Botrytis Blight of Greenhouse Crops
Botrytis blight (“moho gris” or “pudrición gris” in Spanish) is one of the most common fungal diseases of greenhouse crops. The disease is often referred to as gray mold because it produces abundant fuzzy gray spores on the surfaces of infected tissues. Botrytis blight is most often caused by Botrytis cinerea, but other species may also be problematic. A wide variety of plants including ornamentals, vegetables, and herbs are susceptible. A sound IPM program including is necessary to control this disease.
Signs and Symptoms
Depending on the host and environmental conditions, Botrytis can cause leaf and flower blight, fruit rot, cankers, damping off, and root rot. Plants may be attacked at any stage but tender new growth, freshly injured tissues, and aging or senescent tissues are preferred. Fuzzy gray spore masses may be visible to the naked eye or observed with a hand lens. Copious spores are produced on lesions as well as on plant debris left on benches, the greenhouse floor, and cull piles.
Like other fungi, Botrytis has a specific range of temperature and relative humidity that is necessary for spore germination, infection, and disease development. Germination of spores and infection of the host is dependent on a film of moisture for 8 to 12 hours, relative humidity 85% or greater, and temperatures 55 - 75°F. Colonization of plant tissue takes place at a wide range of temperatures, but 60-75°F is optimum. Botrytis blight is more prevalent in the spring and fall months. Spores are easily disseminated by air currents and splashing water. The fungus may also produce chlamydospores and/or microsclerotia, both of which can survive in soil for extended periods of time. Given the common occurrence of Botrytis in greenhouses and the relative ease with which it spreads, greenhouse managers must avoid conditions that are conducive to disease development.
An integrated program including good sanitation practices, monitoring, environmental control, and fungicides is required for the successful management of Botrytis blight. Control weeds and remove plant debris between crop cycles and during production. Remove plant debris from the greenhouse completely; do not place it in garbage cans. Space plants properly to allow for good air circulation, which reduces both leaf wetness duration and the relative humidity within the canopy. Avoid overfertilization, which leads to overproduction of succulent tissues. Manage insect pests, which may carry spores between plants and cause injuries that enable fungal infection. Environmental regulation (temperature, relative humidity, leaf wetness duration) is critical.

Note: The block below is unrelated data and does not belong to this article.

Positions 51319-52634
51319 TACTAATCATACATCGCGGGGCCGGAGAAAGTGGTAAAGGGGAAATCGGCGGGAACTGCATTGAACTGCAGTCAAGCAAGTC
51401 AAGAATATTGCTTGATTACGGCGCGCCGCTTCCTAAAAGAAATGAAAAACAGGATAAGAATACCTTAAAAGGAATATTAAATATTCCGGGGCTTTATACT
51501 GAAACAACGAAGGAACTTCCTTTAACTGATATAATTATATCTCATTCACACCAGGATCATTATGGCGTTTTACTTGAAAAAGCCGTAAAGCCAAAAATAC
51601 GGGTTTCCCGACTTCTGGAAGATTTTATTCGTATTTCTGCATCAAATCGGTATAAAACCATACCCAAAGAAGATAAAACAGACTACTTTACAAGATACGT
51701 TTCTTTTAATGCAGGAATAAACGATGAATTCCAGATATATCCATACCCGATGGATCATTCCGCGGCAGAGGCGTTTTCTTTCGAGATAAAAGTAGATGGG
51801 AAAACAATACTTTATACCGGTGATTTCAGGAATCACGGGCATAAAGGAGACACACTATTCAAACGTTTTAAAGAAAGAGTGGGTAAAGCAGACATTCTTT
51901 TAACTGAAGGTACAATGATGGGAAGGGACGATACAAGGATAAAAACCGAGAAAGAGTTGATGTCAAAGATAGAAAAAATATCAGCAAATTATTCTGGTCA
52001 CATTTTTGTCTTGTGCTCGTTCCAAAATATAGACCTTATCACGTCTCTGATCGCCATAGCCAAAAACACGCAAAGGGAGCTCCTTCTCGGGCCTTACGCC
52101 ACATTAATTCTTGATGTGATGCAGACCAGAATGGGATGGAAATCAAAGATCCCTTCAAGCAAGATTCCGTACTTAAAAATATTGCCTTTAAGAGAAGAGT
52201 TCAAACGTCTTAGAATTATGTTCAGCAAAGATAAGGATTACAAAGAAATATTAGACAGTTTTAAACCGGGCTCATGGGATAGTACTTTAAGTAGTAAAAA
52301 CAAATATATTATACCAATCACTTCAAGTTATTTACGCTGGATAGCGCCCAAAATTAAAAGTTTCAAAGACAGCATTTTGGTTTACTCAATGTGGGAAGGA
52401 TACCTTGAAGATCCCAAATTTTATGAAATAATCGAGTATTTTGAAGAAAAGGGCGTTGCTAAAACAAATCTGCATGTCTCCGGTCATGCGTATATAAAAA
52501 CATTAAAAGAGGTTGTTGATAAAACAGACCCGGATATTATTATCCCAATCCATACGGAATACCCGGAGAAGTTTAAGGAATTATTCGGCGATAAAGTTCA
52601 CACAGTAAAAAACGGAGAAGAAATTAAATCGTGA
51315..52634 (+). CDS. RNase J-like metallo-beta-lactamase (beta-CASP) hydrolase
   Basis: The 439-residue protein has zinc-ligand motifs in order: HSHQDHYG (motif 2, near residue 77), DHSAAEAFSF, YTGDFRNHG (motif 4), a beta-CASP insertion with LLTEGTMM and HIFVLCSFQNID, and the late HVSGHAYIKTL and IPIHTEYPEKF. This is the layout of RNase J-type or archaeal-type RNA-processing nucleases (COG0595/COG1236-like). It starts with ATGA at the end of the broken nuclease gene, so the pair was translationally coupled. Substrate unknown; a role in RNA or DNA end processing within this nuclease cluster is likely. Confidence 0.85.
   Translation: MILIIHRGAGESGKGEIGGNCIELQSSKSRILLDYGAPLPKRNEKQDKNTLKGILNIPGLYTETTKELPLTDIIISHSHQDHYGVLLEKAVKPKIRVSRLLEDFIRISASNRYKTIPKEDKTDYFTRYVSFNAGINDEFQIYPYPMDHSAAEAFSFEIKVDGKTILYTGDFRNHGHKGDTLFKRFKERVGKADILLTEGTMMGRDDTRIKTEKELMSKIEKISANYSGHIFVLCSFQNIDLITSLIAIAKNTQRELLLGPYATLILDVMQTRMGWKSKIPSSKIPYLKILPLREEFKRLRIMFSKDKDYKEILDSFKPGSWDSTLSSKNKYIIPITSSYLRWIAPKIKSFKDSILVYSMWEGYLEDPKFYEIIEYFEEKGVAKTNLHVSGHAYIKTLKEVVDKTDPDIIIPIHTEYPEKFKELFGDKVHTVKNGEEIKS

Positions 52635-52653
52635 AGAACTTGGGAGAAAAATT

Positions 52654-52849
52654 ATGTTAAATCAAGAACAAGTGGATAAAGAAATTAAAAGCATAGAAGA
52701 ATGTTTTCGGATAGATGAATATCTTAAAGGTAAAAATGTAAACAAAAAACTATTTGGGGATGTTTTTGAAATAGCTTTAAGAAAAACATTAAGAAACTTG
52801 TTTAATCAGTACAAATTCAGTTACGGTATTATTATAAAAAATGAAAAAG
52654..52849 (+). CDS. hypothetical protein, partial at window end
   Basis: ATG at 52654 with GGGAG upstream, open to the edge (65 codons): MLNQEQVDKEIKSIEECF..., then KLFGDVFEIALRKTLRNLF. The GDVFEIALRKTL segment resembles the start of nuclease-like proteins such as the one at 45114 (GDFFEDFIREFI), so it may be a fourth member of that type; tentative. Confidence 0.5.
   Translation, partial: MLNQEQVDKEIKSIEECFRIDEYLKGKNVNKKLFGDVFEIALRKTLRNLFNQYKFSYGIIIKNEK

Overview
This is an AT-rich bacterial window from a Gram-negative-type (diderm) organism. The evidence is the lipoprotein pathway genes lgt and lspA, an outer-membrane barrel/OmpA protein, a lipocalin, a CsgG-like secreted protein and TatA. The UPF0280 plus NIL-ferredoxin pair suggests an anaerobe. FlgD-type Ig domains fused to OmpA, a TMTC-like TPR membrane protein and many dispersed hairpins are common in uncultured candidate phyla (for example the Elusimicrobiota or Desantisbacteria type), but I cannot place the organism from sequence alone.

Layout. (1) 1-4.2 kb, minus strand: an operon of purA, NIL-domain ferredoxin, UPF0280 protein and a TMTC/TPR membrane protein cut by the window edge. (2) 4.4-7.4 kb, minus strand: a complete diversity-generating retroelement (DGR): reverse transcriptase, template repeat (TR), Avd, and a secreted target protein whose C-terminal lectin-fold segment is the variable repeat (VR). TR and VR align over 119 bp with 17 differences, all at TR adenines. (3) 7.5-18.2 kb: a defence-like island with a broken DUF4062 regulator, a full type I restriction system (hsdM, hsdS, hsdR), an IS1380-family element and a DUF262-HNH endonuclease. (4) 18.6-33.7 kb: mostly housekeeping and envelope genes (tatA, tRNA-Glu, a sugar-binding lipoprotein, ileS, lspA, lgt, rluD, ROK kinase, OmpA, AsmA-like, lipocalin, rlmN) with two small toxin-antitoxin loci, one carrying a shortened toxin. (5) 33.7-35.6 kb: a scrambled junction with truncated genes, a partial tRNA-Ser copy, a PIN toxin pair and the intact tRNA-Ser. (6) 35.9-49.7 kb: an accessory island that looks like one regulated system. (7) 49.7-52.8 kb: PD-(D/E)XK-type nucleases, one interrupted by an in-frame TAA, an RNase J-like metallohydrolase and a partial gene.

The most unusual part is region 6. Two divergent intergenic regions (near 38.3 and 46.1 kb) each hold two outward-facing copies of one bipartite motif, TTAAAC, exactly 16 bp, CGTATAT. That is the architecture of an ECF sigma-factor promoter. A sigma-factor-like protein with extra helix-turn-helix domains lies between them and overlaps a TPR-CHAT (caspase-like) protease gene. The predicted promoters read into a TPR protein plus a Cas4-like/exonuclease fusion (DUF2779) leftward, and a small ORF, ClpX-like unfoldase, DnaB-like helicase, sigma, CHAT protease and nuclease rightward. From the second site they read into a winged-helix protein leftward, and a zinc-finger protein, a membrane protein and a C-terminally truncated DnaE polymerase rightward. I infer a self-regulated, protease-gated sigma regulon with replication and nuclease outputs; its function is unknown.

Reduce humidity. Reduction of humidity by heating and ventilating is relatively inexpensive compared to the loss of revenue that can result from Botrytis blight and other plant diseases. Warm air holds considerably more moisture than cool air. In the evening, as warm air becomes cooler, the relative humidity (RH) rises until water vapor begins to form a film of moisture on surfaces (dew formation). This film of moisture is essential for Botrytis (and other fungal pathogens) to germinate and cause infection. To prevent excessive humidity and dew formation, turn on the heat and open the vents. The warm humid air is ventilated to the outside as the cooler outside air is drawn into the greenhouse. Even if the incoming air is saturated, the RH will drop significantly as the air warms. This air exchange should only take 5 or 10 minutes. The energy necessary to run fans and to provide heat is not significant. Under some conditions, this cycle may have to be repeated several times during the evening. The process can be simplified by installing timing devices. For more details, see the fact sheet Reducing Humidity in the Greenhouse
Moving air, even in a closed greenhouse, helps to reduce moisture on plant surfaces. Horizontal air-flow produces more uniform temperatures and reduces the probability that cool spots in the greenhouse will develop a condensation problem. For more details, see the fact sheet Horizontal air-flow. Humidity can also be reduced by watering in the morning when it is cool so that rising temperatures absorb moisture.
Many conventional and organic fungicides are available for Botrytis control in greenhouses. See the New England Greenhouse Floriculture Guide for a full listing.
Greenhouse populations of Botrytis rapidly develop fungicide resistance with repeated applications of fungicides with the same mode of action (FRAC Group). Resistance to thiophanate-methyl (Cleary's 3336) and iprodione (26 GT) has become common in Botrytis populations; therefore, these fungicides are no longer recommended. Group 11 fungicides (strobilurins) are very susceptible to fungicide resistance development and should not be applied consecutively or alternated with each other. Always alternate fungicide applications among materials with different modes of action to prevent resistance developement. Another strategy is to use combination products or tank mix protectant fungicides like mancozeb, copper, or chlorothalonil with systemic fungicides.